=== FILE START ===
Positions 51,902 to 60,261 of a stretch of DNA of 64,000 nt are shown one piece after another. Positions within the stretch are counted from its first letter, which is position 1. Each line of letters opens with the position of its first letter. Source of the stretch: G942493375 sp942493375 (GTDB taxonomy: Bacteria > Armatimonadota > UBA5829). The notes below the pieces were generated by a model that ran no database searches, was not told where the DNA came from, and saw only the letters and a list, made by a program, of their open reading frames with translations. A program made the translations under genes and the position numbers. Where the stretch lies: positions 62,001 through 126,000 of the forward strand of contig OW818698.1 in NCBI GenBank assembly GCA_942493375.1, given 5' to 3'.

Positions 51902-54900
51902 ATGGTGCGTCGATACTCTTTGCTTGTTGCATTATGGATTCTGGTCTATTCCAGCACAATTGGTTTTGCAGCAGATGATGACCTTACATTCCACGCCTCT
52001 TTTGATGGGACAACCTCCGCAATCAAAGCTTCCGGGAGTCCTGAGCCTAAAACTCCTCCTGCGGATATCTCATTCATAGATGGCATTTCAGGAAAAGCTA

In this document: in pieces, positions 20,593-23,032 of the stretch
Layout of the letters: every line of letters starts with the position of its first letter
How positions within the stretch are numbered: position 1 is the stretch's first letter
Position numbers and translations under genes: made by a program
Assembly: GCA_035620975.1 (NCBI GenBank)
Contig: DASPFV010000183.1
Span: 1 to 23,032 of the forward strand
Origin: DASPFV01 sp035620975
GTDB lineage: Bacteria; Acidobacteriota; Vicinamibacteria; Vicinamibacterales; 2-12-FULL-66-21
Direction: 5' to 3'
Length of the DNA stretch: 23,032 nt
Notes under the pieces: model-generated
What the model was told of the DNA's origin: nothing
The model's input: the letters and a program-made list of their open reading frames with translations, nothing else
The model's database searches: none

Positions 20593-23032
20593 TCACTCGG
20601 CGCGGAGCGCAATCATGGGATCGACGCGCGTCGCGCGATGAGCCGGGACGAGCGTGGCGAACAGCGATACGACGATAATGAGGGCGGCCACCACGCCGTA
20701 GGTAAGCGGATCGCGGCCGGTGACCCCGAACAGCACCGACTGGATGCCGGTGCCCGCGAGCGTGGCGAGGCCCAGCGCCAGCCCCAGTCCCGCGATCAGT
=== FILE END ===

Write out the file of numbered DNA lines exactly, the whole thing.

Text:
Positions 51,902 to 60,261 of a stretch of DNA of 64,000 nt are shown one piece after another. Positions within the stretch are counted from its first letter, which is position 1. Each line of letters opens with the position of its first letter. Source of the stretch: G942493375 sp942493375 (GTDB taxonomy: Bacteria > Armatimonadota > UBA5829). The notes below the pieces were generated by a model that ran no database searches, was not told where the DNA came from, and saw only the letters and a list, made by a program, of their open reading frames with translations. A program made the translations under genes and the position numbers. Where the stretch lies: positions 62,001 through 126,000 of the forward strand of contig OW818698.1 in NCBI GenBank assembly GCA_942493375.1, given 5' to 3'.

Positions 51902-54900
51902 ATGGTGCGTCGATACTCTTTGCTTGTTGCATTATGGATTCTGGTCTATTCCAGCACAATTGGTTTTGCAGCAGATGATGACCTTACATTCCACGCCTCT
52001 TTTGATGGGACAACCTCCGCAATCAAAGCTTCCGGGAGTCCTGAGCCTAAAACTCCTCCTGCGGATATCTCATTCATAGATGGCATTTCAGGAAAAGCTA

In this document: in pieces, positions 20,593-23,032 of the stretch
Layout of the letters: every line of letters starts with the position of its first letter
How positions within the stretch are numbered: position 1 is the stretch's first letter
Position numbers and translations under genes: made by a program
Assembly: GCA_035620975.1 (NCBI GenBank)
Contig: DASPFV010000183.1
Span: 1 to 23,032 of the forward strand
Origin: DASPFV01 sp035620975
GTDB lineage: Bacteria; Acidobacteriota; Vicinamibacteria; Vicinamibacterales; 2-12-FULL-66-21
Direction: 5' to 3'
Length of the DNA stretch: 23,032 nt
Notes under the pieces: model-generated
What the model was told of the DNA's origin: nothing
The model's input: the letters and a program-made list of their open reading frames with translations, nothing else
The model's database searches: none

Positions 20593-23032
20593 TCACTCGG
20601 CGCGGAGCGCAATCATGGGATCGACGCGCGTCGCGCGATGAGCCGGGACGAGCGTGGCGAACAGCGATACGACGATAATGAGGGCGGCCACCACGCCGTA
20701 GGTAAGCGGATCGCGGCCGGTGACCCCGAACAGCACCGACTGGATGCCGGTGCCCGCGAGCGTGGCGAGGCCCAGCGCCAGCCCCAGTCCCGCGATCAGT